The family of a Brazilian man shot dead by police hunting the men behind London's attempted bomb attacks have told of their anger and disbelief.
Jean Charles de Menezes (far right), pictured with friends
Jean Charles de Menezes's grandmother said there "was no reason to think he was a terrorist".
Met Police chief Sir Ian Blair has apologised for the killing of the 27-year-old electrician at Stockwell Tube station on Friday.
Brazil's foreign minister is seeking an explanation from Jack Straw.
The family's comments came after Scotland Yard confirmed Mr Menezes, who lived in Brixton, south London, was completely unconnected to Thursday's bomb attacks across London.
Elsewhere two men have been arrested after bombers targeted three Tube trains and a bus in the failed attacks.
Police also said a suspect package found in north-west London on Saturday may be linked to those attacks.
His family are struggling to come to terms with the circumstances surrounding Mr Menezes' death.
His cousin, Alex Alves Pereira, from London, told the BBC: "Apologies are not enough. I believe my cousin's death was result of police incompetence."
Describing his cousin as a "person full of life" he said his cousin was "a victim of government's mistakes."
He told Brazil's O Globo television: "He does not have a past that would make him run from police."
Mr Menezes' grandmother, Zilda Ambrosia de Figueiredo, told Globo TV "there was no reason to think he was a terrorist".
"He was very easy going and very communicative with everyone."
Sir Ian Blair told Sky News: "This is a tragedy. The Metropolitan Police accepts full responsibility for this. To the family I can only express my deep regrets."
Brazil's foreign minister Celso Amorim will be demanding further explanations when he meets the foreign secretary in London later on Sunday.
In a statement Brazil's government said it "looks forward to receiving the necessary explanation from the British authorities on the circumstances which led to this tragedy".
The shooting is being investigated by officers from Scotland Yard's Directorate of Professional Standards, and will be referred to the Independent Police Complaints Commission.
JEAN CHARLES DE MENEZES
Born 07/01/78, a Brazilian national
Originally from the town of Gonzaga, 500 miles northeast of Sao Paulo in the south-eastern state of Minas Gerais in Brazil
Lived in Brixton, London for three years, working as an electrician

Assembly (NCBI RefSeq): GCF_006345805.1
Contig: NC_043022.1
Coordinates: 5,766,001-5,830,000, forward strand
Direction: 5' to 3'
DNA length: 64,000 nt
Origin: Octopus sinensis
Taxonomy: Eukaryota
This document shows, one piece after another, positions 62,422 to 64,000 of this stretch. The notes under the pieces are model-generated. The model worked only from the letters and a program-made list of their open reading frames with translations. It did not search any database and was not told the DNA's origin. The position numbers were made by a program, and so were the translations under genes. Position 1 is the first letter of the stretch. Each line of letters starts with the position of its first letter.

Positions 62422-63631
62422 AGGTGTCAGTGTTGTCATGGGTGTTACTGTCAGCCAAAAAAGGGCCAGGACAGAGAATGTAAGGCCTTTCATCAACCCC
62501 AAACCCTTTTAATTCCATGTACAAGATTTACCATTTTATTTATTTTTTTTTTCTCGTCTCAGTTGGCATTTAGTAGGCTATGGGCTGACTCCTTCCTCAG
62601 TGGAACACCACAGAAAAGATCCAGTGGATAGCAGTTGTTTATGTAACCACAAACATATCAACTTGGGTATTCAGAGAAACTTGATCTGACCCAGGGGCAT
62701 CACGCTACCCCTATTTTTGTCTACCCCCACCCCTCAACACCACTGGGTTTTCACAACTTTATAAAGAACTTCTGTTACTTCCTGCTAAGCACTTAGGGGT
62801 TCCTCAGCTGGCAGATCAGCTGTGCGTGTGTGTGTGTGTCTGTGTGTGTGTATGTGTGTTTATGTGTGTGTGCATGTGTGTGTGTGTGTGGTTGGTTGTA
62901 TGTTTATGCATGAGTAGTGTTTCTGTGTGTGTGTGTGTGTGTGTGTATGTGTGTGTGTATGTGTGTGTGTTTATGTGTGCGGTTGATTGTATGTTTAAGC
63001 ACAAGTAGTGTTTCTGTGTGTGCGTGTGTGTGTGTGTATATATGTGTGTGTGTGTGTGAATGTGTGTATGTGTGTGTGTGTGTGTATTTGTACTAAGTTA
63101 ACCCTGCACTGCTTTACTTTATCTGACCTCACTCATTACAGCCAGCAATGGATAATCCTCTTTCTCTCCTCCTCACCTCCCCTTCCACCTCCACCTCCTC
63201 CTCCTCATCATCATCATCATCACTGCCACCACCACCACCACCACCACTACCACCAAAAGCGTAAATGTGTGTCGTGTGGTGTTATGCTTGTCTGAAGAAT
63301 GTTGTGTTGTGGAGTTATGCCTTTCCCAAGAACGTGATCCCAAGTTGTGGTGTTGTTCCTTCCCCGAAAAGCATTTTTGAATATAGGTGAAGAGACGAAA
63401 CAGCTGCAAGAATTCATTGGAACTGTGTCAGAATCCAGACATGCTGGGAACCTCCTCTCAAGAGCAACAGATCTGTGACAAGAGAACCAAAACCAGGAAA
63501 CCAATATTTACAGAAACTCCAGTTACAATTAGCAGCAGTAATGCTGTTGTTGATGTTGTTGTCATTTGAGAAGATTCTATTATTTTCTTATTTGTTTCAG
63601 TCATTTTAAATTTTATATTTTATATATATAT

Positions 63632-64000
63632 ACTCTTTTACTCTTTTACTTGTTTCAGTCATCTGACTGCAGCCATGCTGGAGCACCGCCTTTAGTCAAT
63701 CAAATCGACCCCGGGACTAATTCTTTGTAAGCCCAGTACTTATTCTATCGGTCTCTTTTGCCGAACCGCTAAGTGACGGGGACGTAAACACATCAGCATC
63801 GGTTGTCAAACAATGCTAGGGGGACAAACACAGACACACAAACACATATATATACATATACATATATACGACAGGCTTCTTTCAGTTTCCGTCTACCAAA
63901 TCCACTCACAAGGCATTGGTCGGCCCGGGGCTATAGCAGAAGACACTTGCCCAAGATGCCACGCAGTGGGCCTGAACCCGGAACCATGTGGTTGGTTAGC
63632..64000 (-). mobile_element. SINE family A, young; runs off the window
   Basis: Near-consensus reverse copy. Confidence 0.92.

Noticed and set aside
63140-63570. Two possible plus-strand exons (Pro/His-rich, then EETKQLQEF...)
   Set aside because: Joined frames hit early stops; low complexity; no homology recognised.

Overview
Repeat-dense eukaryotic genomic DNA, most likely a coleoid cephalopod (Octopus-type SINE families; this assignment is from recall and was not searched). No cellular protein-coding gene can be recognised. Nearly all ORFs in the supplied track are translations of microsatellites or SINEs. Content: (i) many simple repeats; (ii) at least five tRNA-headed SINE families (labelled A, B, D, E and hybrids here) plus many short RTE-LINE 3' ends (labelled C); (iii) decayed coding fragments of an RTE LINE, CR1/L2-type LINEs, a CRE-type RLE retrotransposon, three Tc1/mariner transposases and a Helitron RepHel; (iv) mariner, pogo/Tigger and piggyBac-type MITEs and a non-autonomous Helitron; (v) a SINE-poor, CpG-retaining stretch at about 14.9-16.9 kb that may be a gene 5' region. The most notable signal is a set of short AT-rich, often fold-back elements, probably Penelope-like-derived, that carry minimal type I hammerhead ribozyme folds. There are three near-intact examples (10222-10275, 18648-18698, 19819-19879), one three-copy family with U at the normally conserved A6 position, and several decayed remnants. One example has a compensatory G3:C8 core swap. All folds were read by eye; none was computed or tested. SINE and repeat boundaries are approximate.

Mr Menezes' cousin Mr Pereira said the 27-year-old was from the town of Gonzaga in Minas Gerais state, and had lived in London legally for at least three years and spoke excellent English.
The BBC's correspondent in Brazil, Tom Gibb, said Mr Menezes had lived for a time in a slum district of Sao Paulo and that could explain why he had run from the police.
He said: "The murder rates in some of these slums are worse than in a lot of war zones and that could explain why, when plain clothes officers pulled a gun on him, he may have run away."
Gésio César D'avila, a friend and colleague, said Mr Menezes had considered alternative transport after the failed attacks on 21 July.
"We were together on Thursday, and when we saw what happened, Jean said he wanted to buy a motorbike to avoid the tube," he said.
Mr Menezes had come out of a house in Tulse Hill, south London, which had been under police surveillance because of a suspected link to Thursday's attempted bombings.
Police said Mr Menezes' clothing and behaviour added to their suspicions.
After leaving the house he caught a bus to Stockwell Tube, where officers told him to stop.
He then ran down an escalator and tried to board a train before being shot, witnesses say. Civil rights groups have called for a full inquiry.
Meanwhile Dr Azzam Tamimi, from the Muslim Association of Britain, told BBC News the police should review their procedures.
"It is human lives that are being targeted whether by terrorists or whether in this case unfortunately by people who are supposed to be chasing or catching the terrorists."
Government minister Peter Hain said the threat of suicide bombings had put police under "enormous pressure", but added that they were acting responsibly.
London mayor Ken Livingstone said: "The police acted to do what they believed necessary to protect the lives of the public.
"This tragedy has added another victim to the toll of deaths for which the terrorists bear responsibility."
A package was found by a member of the public in bushes in Little Wormwood Scrubs on Saturday morning.
Officers raided a house in Streatham on Saturday
A Scotland Yard spokesman said: "An initial examination suggests that the object may be linked to devices found at four locations in London on July 21."
Police said it would be subject to "detailed forensic analysis".
Police have also raided a house in Streatham Hill, south London, in connection with the failed attacks.
Meanwhile the News of the World newspaper has offered a £100,000 reward to catch the second wave of London bombers.
1: Witnesses report seeing up to 20 plain clothes police officers chase a man into Stockwell Tube station from the street
2: One person says the man vaulted the automatic ticket barriers as he made his way to the platforms
3: The most direct route is via this escalator or the staircase that sits alongside it
4: Police challenge the man but he apparently refuses to obey instructions and after running onto a northbound Northern line train, he is shot dead